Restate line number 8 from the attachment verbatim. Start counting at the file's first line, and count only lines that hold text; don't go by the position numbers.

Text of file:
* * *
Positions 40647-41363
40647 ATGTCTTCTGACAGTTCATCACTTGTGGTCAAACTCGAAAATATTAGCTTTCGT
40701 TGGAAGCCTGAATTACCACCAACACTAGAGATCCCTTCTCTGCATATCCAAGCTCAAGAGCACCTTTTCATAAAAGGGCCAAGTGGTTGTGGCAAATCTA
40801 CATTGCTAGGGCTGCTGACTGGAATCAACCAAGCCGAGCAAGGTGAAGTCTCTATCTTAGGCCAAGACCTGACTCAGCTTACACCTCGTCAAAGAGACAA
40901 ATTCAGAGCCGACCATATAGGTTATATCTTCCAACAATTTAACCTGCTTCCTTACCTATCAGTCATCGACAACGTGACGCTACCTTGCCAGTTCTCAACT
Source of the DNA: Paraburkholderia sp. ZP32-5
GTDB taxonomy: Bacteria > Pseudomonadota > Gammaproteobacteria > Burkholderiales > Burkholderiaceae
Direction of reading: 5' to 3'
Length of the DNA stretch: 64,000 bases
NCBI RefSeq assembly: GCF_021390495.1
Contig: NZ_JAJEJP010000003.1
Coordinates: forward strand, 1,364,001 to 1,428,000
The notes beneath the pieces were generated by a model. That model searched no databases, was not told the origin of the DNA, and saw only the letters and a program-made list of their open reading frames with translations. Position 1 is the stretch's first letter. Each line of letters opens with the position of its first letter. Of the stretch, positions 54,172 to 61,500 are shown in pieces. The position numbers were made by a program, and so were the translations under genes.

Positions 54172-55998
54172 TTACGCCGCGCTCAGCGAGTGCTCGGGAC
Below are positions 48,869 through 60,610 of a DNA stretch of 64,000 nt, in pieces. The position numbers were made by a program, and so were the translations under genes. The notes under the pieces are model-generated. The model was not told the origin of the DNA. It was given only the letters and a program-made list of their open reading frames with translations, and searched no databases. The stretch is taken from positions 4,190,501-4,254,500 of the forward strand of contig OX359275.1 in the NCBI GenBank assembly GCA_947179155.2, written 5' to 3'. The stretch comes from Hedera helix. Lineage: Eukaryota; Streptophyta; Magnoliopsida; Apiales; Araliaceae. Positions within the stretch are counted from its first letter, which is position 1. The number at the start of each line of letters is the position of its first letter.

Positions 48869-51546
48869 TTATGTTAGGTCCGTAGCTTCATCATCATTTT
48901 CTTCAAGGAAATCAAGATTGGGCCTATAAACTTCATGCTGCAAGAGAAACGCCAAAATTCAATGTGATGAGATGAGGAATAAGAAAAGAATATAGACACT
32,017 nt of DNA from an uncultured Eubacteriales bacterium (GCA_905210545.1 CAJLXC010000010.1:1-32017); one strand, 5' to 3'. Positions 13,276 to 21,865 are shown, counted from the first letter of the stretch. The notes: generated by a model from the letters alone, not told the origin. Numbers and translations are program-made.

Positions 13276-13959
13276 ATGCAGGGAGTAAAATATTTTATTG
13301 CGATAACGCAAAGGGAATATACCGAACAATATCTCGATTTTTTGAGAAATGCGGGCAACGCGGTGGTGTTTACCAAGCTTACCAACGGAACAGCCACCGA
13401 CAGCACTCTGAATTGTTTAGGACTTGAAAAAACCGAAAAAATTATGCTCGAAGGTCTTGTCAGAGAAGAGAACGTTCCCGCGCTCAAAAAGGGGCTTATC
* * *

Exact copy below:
Direction of reading: 5' to 3'